If there can be substantial monograph devoted to shoe designers Manolo Blahnik and Jimmy Choo , it should not be surprising that there is a traveling exhibition accompanied by well-illustrated history devoted to the (humble) sneaker (the term sneaker was coined in 1873). The exhibition designed by well regarded Karim Rashid, originated at The Bata Shoe Museum and spent July through September at the Brooklyn Museum. Over 150 pairs of sneakers are included—ranging from an 1860 spiked running shoe, a pair of 1936 track shoes, Air Jordans I—XX3, the original Air Force 1, and early Adidas Superstars to contemporary sneakers drawn from the archives of Adidas, Converse, Nike, Puma, and Reebok, the Kosow Sneaker Museum, and Northampton Museum and Art Gallery. Private collectors such as hip-hop legend Darryl “DMC” McDaniels, sneaker guru Bobbito Garcia, and Dee Wells of Obsessive Sneaker Disorder also made materials available. Additionally featured are sneakers by Prada and other major fashion design houses and designers, as well as those made in collaboration with artists including Damien Hirst and Shantell Martin.
The 1960s are recognized as a transformational period in U.S. and European history—as Andrew Blauvelt, Walker Art Center exhibition curator opines, “It’s difficult to identify another period of history that has exerted more influence on contemporary culture and politics.” Not much scholarship has been devoted to its cultural yield until Hippie Modernism, both an exhibition hosted until February 2016 by Minneapolis’s Walker Art Center and a 450-page tome with close to 300 images examines the art, architecture and design of the counterculture. Included are interviews with such seminal countercultural figures as Gerd Stern of USCO; Ken Isaacs; Gunther Zamp Kelp of Haus-Rucker-Co; Ron Williams and Woody Rainey of ONYX; Franco Raggi of Global Tools; Tony Martin; Clark Richert and Richard Kallweit of Drop City. There is also scholarly discussion of ground-breaking publications such as Oz and The Whole Earth Catalog and the books of Marshall McLuhan and Buckminster Fuller. And much more.
Fashion historian E.P. Cutler has compiled 25 influential pairings of art and fashion that has resulted in a book entitled Art + Fashion: Collaborations and Connections Between Icons. With vivid illustration it explores creative relationships past and present—from Elsa Schiaparelli’s collaborations with Salvador Dalí and Jackson Pollock’s with Cecil Beaton, all the way through to Louis Vuitton with The Chapman Brothers and Prada with Elmgreen + Dragset and Cindy Sherman with her self-portraits in vintage Chanel. Included are illuminating essays.
Photographing dancers is a wonderful specialty that is dominated by a select few (Philip Trager). With her third monograph over the past 20 years edited by William A. Ewing, museum director, curator, and writer on photography. The incomparable Lois Greenfield chronicles with a highly collaborative and experimental process, the talented dancers of our time drawn from leading dance companies and creates images (many shot at 1/2000th of a second)that appeal to two constituencies—photography enthusiasts and dance afficionados. Greenfiel explains, “The ostensible subject of my photographs may be motion, but the subtext is time. A dancer’s movements illustrate the passage of time, giving it a substance, materiality, and space. In my photographs, time is stopped, a split second becomes an eternity, and an ephemeral moment is solid as sculpture. My interest in photography is not to capture an image I see or even have in my mind, but to explore the potential of moments I can only begin to imagine.” There is a Q&A with Ewing, who also wrote the book’s preface. You can find some of the images here.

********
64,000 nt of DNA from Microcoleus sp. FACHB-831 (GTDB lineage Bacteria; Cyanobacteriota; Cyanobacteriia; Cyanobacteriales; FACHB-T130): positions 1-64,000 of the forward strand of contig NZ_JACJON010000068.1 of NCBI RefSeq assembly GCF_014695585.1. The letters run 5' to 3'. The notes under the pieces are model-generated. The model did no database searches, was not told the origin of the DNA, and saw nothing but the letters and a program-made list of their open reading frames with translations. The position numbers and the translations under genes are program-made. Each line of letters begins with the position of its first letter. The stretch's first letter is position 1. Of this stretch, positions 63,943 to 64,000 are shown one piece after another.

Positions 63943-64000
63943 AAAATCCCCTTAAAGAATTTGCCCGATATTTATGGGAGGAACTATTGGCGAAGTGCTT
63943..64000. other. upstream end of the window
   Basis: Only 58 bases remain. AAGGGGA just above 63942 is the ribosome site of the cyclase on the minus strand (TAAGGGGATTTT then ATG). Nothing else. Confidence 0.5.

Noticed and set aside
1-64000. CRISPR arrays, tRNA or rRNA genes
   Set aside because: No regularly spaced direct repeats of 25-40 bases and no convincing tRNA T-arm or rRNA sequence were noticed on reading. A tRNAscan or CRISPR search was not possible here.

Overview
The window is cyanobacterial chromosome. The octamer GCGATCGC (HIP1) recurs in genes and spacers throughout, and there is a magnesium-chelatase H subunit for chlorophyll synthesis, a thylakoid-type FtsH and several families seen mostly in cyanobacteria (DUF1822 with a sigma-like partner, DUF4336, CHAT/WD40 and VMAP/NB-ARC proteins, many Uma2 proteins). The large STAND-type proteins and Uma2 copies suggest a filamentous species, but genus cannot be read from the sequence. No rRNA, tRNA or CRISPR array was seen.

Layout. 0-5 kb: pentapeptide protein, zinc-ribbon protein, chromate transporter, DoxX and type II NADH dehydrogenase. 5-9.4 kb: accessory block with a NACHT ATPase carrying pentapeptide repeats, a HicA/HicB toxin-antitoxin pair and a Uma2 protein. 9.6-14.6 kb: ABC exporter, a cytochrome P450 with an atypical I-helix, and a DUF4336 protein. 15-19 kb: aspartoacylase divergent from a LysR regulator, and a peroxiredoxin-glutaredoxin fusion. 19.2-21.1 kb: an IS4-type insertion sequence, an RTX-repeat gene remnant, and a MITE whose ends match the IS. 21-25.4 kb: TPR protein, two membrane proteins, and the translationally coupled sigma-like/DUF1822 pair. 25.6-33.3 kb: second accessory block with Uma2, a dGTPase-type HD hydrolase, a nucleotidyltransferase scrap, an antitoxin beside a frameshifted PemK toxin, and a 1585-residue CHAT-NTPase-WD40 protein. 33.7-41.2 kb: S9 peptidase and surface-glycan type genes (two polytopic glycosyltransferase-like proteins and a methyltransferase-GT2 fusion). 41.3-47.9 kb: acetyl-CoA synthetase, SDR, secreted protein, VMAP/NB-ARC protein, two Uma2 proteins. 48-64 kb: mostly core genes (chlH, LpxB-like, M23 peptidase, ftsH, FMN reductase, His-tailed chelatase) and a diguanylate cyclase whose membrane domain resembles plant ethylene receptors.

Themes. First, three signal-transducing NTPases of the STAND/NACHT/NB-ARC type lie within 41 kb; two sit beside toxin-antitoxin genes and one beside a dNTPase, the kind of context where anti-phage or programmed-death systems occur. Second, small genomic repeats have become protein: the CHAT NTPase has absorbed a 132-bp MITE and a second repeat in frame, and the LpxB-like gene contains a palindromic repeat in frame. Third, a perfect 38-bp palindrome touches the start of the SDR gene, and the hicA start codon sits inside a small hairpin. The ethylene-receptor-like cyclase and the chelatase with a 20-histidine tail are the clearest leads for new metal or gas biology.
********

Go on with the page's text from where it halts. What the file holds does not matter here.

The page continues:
This is the second volume of movie posters reinvented by over 100 young artists (Jason Edmiston, Gary Pullin, Akiko Stehrenberger, Randy Ortiz, Brandon Schaefer, Gabz, Dave Perillo, Chris Garofalo, Anthony Petrie, Godmachine, Tracie Ching, Clark Orr, Orlando Arocena, Steve Dressler, Paul Shipper, Tom Hodge, Luke Insect, to name a few) that intend to subvert the pro forma enhanced head shots of film stars that movie studios use as “the one-sheet” poster and bring back aesthetic values to a popular cultural artifact. Vertigo, Rosemary’s Baby, One Flew Over the Cuckoo’s Nest, Dazed and Confused, Donnie Darko, Ghostbusters, Back to the Future, and Labyrinth are some of the films that are illustrated.
In most instances maps are straightforward pieces of information architecture with obvious utilitarian purpose. Artist Martin Vargic, whose Map of the Internet 1.0 used old National Geographic cartography to map the most world’s most-visited websites displaying Google, Yahoo, Microsoft, Amazon, and Apple as sovereign states and with other original twists, brought him international recognition. He followed with Map of Stereotypes, a cartogram based on a Westerner’s stereotypical view of the world. Now comes his newest opus, in vivid full-color with eight original conceptual atlases: “The Music Map,” “The Map of YouTube,” “The Corporate World Map,” and others. Additionally there are 50 mini-maps of the world that list inventive and quirky data, such as the number of heavy metal bands per capita, the probability of getting struck by lightning, average penis length, NSA surveillance rate, and number of tractors per 1,000 inhabitants.
Gonzo illustrator /caroonist Ralph Steadman came to prominence as the Dr. Hunter Thompson’s collaborator (Fear and Loathing in Las Vegas) and has illustrated such classics as Alice in Wonderland, Treasure Island and Animal Farm, Fahrenhet 451 as well as such originals as Sigmund Freud, I Leonardo and The Big I Am. This tome, a sequel to Extinct Boids, partners him with filmmaker Ceri Levy. Each of Steadman’s 150 or so feverish, comically sinister illustrations of endangered and nearly extinct birds are accompanied by a humorous informative text from Levy, explaining how the species found itself on the list. There is a running narrative—the book takes place on the mythical Toadstool Island, where birds are stalked by a sinister hunter and his band of henchmen, “the blue-panted bird-killers. There are the 192 critically endangered birds on the International Union for Conservation of Nature Red List, species such as the Giant Ibis, the Kakapo, the Sumatran Ground-cuckoo and the iconic Spoon-billed Sandpiper—these, along with a number of classic Steadman creations such as the Unsociable Lapwing, are the Nearly-Extinct Boids. A portion of the proceeds from this book will go to BirdLife International to help them prevent the Nextinction.